By >Daimaou - G.G-B
Riken Japan upgrade its RIBA II Healthcare robot
Riken Japan announced yesterday a noticeable upgrade of its healthcare robot RIBA II with improved power and with more accurate sensors.
Stronger the RIBA II is no capable to lift patient with a weight up to 80kg (roughly a 20kg improvement) as well as now being capable to lift-up people lay down on the floor and not only on their bed. RIBA II also comes with upgrade sensors capable to better evaluate one’s weight and carry this person more comfortably.
Video Courtesy of Moriyama
Photos provided by RIKEN-TRI Collaboration Center for Human-Interactive Robot Research
With an elderly population in need of nursing care projected to reach a staggering 5.69 million by 2015, Japan faces an urgent need for new approaches to assist care-giving personnel. One of the most strenuous tasks for such personnel, carried out an average of 40 times every day, is that of lifting a patient from a futon at floor level into a wheelchair. Robots are well-suited to this task, yet none have yet been deployed in care-giving facilities.
In 2009, the RIKEN-TRI Collaboration Center for Human-Interactive Robot Research (RTC), a joint project established in 2007 and located at the Nagoya Science Park in central Japan, unveiled a robot called RIBA (Robot for Interactive Body Assistance) designed to assist in this task. The first robot capable of lifting a patient from a bed to a wheelchair and back, RIBA charted a new course in the development of care-giving robots, yet functional limitations prevented its direct commercialization.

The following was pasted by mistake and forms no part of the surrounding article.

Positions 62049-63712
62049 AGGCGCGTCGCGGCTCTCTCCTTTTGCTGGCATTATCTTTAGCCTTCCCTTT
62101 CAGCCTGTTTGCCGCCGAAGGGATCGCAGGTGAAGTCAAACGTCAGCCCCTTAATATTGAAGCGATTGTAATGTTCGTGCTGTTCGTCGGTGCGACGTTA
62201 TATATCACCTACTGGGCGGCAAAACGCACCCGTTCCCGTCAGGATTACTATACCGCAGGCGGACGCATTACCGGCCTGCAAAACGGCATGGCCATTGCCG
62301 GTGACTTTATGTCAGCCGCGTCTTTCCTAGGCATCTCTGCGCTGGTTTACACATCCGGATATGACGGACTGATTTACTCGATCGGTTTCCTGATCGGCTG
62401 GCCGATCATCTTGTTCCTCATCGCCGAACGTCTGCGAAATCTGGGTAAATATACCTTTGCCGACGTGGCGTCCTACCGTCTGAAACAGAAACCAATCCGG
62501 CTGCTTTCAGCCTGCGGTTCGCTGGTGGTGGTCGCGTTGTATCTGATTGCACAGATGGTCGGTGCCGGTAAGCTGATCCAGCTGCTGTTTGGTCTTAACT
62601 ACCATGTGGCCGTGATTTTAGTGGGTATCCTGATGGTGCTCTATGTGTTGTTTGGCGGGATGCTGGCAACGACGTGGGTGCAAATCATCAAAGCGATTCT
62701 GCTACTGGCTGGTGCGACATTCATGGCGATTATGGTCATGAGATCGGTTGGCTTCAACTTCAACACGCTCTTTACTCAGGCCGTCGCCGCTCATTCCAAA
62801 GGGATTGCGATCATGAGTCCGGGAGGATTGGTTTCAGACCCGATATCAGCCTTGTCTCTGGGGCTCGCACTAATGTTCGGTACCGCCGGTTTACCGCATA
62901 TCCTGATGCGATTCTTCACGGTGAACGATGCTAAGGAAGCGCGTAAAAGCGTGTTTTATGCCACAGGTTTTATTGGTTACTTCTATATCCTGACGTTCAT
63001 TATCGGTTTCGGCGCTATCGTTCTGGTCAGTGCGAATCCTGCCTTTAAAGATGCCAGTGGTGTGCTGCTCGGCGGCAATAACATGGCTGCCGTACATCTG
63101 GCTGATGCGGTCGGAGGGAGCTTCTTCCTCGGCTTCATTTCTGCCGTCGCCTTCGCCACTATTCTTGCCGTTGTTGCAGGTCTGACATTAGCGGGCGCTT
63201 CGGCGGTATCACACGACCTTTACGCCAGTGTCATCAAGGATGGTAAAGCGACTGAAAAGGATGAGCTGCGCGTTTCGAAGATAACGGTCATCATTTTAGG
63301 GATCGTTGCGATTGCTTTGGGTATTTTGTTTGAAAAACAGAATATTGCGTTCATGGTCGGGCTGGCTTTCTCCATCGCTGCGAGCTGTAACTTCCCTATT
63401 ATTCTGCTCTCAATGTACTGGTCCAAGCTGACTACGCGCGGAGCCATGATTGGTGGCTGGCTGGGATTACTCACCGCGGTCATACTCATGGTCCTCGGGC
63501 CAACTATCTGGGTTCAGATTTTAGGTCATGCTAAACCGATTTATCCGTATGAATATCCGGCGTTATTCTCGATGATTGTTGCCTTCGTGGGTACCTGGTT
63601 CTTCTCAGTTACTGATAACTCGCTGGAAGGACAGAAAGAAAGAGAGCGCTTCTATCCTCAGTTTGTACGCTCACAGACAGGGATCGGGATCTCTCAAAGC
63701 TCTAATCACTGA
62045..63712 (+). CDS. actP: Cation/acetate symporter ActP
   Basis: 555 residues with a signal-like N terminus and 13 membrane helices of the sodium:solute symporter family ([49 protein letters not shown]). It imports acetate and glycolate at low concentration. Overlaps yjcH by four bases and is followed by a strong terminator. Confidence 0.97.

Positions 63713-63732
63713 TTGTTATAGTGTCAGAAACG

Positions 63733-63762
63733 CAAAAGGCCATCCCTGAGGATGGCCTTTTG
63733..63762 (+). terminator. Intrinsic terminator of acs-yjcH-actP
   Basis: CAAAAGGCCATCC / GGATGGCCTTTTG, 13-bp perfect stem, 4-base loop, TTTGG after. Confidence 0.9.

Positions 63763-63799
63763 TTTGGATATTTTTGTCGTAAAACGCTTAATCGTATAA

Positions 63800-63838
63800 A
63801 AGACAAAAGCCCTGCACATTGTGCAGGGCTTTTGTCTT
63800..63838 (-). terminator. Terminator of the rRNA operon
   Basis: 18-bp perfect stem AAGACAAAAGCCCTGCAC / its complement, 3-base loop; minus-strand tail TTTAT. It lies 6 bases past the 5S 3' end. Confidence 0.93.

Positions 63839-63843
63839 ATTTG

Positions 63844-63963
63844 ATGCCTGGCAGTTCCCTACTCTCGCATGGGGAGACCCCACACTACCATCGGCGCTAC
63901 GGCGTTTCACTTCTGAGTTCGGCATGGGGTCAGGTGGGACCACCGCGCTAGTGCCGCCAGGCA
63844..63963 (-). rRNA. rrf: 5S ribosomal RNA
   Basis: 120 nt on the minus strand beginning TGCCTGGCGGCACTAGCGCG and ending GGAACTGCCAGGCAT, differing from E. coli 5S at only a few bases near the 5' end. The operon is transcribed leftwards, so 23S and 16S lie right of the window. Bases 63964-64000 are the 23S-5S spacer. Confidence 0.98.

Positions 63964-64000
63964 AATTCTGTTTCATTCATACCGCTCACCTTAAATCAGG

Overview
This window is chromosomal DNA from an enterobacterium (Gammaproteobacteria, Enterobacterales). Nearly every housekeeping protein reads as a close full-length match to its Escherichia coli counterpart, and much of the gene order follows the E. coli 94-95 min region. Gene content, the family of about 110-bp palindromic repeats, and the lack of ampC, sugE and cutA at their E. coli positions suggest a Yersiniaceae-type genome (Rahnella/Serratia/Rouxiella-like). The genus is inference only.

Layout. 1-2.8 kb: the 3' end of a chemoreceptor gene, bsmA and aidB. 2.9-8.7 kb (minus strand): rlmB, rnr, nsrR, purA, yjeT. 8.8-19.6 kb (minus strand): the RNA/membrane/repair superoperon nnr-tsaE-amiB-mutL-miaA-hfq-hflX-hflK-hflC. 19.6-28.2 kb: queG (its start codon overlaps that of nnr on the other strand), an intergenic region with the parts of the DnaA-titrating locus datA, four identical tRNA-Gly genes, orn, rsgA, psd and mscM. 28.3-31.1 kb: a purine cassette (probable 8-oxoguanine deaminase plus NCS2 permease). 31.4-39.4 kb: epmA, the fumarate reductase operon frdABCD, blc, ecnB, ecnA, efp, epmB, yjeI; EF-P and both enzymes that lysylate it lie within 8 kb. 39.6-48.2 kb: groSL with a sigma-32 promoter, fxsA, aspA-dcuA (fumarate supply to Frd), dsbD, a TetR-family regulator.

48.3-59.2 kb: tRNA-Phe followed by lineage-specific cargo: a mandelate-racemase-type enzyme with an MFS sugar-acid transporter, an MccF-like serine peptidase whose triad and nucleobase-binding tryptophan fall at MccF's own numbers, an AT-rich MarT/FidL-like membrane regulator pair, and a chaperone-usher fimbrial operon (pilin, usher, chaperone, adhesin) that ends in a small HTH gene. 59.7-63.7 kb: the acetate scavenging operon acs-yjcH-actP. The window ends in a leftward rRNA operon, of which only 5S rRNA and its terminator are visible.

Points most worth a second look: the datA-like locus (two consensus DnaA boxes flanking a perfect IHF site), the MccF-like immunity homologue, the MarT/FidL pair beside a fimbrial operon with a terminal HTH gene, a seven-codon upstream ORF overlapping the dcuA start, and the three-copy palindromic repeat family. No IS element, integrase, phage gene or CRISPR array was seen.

RTC’s new robot, named RIBA-II, overcomes these limitations with added power and functionality. New joints in the robot’s base and lower back enable RIBA-II to crouch down and lift a patient off a futon at floor level (Figure 1), the most physically strenuous task for care-givers and one that RIBA was not able to do. RIBA-II accomplishes this task using newly-developed Smart Rubber sensors (Table 1, Figure 2, 3), the first capacitance-type tactile sensors made entirely of rubber. Printed in sheets and fitted onto the robot’s arms and chest, the sensors enable high-precision tactile guidance and allow RIBA-II to quickly detect a person’s weight from touch alone, guaranteeing patient safety.
In the future, RTC researchers will work together with partner nursing care facilities to test RIBA-II and further tailor it to the needs of care-givers and their patients, while also developing new applications in areas such as rehabilitation. TRI aims to bring care-giving robots like RIBA-II to the market in the near future, promising support for aging populations in countries around the world.